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Faith Harris

(1887-1980) –MBE for war work

Keen Falmouth yachtswoman, Faith Harris, was remembered in later years as ‘always in her white-topped cap, navy pleated skirt’ with a telescope under her arm. However in 1917 she went to America as secretary to a ‘Railway Purchasing Mission’ to rebuild Britain’s railways, for which she was awarded an MBE.

Credit: Falmouth History Archive, Royal Cornwall Yacht Club, The Gwavas Collection and Bernie Pettersen, photographer

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There are people in Falmouth who still remember Faith Harris, keen yachtswoman ‘always in her
white-topped cap, navy pleated skirt and telescope’ under her arm, but who now remembers that in 1920 she was awarded an MBE for war work?

Faith was born in 1887 in Rugby, daughter of locomotive engineer C. J. Bowen Cooke.  Her connection with Cornwall began as a child, when her father built a holiday home at St Mawes. In 1908 she married Dr Dudley Harris, physician and surgeon of Falmouth.  His family practice was at Bank Place in Falmouth, where they also lived. By the outbreak of war in 1914 her father was Chief Engineer of the London and North Western Railway.  He had a key role in mobilising the railway companies in the war effort, initially in using railway workshops for the manufacture of artillery and subsequently in reinforcing the military railway network in France.  Meanwhile Faith took an active part in the life of Falmouth as a garrison town, recording in her diary visits, as guest of the commanding officers, to both Pendennis Castle and naval ships in the harbour.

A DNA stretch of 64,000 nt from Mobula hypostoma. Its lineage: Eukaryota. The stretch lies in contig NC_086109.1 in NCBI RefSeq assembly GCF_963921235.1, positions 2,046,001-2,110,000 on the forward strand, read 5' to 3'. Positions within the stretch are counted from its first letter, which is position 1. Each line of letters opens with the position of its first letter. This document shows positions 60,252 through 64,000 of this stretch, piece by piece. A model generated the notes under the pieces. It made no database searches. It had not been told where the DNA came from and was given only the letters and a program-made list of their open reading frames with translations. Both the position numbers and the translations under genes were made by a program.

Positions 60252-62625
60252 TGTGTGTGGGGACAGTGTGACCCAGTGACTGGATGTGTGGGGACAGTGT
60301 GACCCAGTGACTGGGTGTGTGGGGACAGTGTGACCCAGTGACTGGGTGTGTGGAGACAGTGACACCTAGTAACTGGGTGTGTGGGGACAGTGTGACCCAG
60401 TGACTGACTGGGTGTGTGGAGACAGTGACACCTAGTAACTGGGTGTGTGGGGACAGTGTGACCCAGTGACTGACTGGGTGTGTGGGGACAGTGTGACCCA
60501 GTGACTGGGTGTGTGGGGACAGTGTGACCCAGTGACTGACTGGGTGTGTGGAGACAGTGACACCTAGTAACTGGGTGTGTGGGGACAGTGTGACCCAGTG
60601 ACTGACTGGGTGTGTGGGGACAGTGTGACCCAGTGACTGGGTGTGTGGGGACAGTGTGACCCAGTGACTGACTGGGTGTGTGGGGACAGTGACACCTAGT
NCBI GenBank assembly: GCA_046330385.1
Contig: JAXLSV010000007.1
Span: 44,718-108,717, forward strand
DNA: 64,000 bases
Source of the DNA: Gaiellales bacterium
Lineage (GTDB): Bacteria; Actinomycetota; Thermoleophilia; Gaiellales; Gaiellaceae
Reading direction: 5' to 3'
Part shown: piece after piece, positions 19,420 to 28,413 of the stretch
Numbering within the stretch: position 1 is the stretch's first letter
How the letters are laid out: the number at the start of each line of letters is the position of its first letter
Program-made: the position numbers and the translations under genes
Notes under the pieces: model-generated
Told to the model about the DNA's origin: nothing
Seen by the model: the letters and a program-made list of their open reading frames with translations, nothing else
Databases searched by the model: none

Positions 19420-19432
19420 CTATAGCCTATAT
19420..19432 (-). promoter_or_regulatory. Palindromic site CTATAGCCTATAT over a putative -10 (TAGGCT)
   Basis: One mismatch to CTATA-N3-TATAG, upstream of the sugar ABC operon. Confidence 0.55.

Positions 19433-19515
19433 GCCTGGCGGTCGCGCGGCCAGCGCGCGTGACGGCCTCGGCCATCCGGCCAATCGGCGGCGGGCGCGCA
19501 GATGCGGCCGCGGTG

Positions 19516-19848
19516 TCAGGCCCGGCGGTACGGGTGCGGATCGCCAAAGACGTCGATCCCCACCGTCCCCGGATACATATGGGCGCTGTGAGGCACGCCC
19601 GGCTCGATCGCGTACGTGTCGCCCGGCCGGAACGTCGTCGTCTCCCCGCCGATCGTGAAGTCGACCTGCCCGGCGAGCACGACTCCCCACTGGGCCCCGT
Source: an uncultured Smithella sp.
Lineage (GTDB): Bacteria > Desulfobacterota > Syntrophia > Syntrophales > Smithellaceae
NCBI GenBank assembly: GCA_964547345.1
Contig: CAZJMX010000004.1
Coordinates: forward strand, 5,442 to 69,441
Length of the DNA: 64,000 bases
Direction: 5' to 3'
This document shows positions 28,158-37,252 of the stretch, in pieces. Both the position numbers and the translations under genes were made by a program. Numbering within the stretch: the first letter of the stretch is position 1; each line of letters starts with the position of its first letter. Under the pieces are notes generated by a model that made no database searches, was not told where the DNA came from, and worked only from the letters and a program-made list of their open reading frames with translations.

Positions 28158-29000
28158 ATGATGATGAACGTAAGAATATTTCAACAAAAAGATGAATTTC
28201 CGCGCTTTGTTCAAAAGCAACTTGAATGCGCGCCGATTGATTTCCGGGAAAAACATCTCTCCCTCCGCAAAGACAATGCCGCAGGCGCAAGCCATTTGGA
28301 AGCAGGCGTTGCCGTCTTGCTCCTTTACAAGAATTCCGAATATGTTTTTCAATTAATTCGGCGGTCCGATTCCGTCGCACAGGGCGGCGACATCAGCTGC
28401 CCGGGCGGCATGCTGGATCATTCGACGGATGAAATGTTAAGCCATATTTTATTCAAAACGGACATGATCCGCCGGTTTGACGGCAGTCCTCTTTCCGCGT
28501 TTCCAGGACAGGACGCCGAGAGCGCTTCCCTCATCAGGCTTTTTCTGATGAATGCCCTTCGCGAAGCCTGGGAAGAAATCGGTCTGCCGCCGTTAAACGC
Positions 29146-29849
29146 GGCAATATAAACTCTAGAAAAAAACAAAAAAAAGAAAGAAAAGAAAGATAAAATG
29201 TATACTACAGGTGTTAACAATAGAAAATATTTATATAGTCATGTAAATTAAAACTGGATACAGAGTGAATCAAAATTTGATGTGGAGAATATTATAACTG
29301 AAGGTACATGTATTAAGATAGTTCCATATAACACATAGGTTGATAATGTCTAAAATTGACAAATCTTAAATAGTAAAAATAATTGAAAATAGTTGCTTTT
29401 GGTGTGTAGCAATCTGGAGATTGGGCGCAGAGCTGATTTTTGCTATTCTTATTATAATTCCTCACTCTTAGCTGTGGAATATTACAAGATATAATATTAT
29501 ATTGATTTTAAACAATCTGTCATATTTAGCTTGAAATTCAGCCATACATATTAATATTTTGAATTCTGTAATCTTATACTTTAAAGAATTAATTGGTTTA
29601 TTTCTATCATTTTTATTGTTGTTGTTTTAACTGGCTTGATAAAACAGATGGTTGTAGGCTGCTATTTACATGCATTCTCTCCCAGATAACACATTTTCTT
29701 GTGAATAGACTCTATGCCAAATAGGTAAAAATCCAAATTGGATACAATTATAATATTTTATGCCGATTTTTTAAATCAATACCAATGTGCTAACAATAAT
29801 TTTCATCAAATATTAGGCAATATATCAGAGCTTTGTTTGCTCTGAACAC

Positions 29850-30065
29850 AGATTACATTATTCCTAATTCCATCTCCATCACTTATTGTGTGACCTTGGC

As the war progressed, it became harder to find the materials at home to maintain the aging railway infrastructure and a ‘Railway Purchasing Mission’ was sent to North America by the government.   This was led by C. J. Bowen Cooke and, in July 1917, Faith left her husband and two young daughters (Honor and Loveday) to sail to New York as secretary to the deputation.  Her organisational skills made an immediate impact on at least one of the locomotive works visited, which reported that Mrs Harris ‘would have no difficulty in securing a permanent position with our Company’.     Her father was awarded a CBE in 1918, and in 1920 Faith was made an MBE for her part in the Mission.  C. J. Bowen Cooke died at Falmouth in 1920 and is buried at St Just in Roseland. 

Faith Harris continued to live in Falmouth, in peacetime pursuing her love of sailing, particularly Sunbeam class dinghies.  In 1927 Henry Scott Tuke painted ‘Berthe sailed by Mrs Dudley Harris winning the Oyster at Loe Beach Regatta’.  She was at one time President of Flushing Sailing Club and after the Second World War became a member of the Royal Cornwall Yacht Club, when they began to encourage lady dinghy sailors to join.  In later years she was a stalwart member of race committees and in 1963 was given Honorary Life Membership.   Faith was also prominent in the musical life of Falmouth, as a member of the Royal Cornwall Polytechnic Society and the local Opera Society.   She died in 1980.

Key words: women

Credit: Falmouth History Archive.  Photo of Faith Harris from Royal Cornwall Yacht Club, other images from The Gwavas Collection and Bernie Pettersen, photographer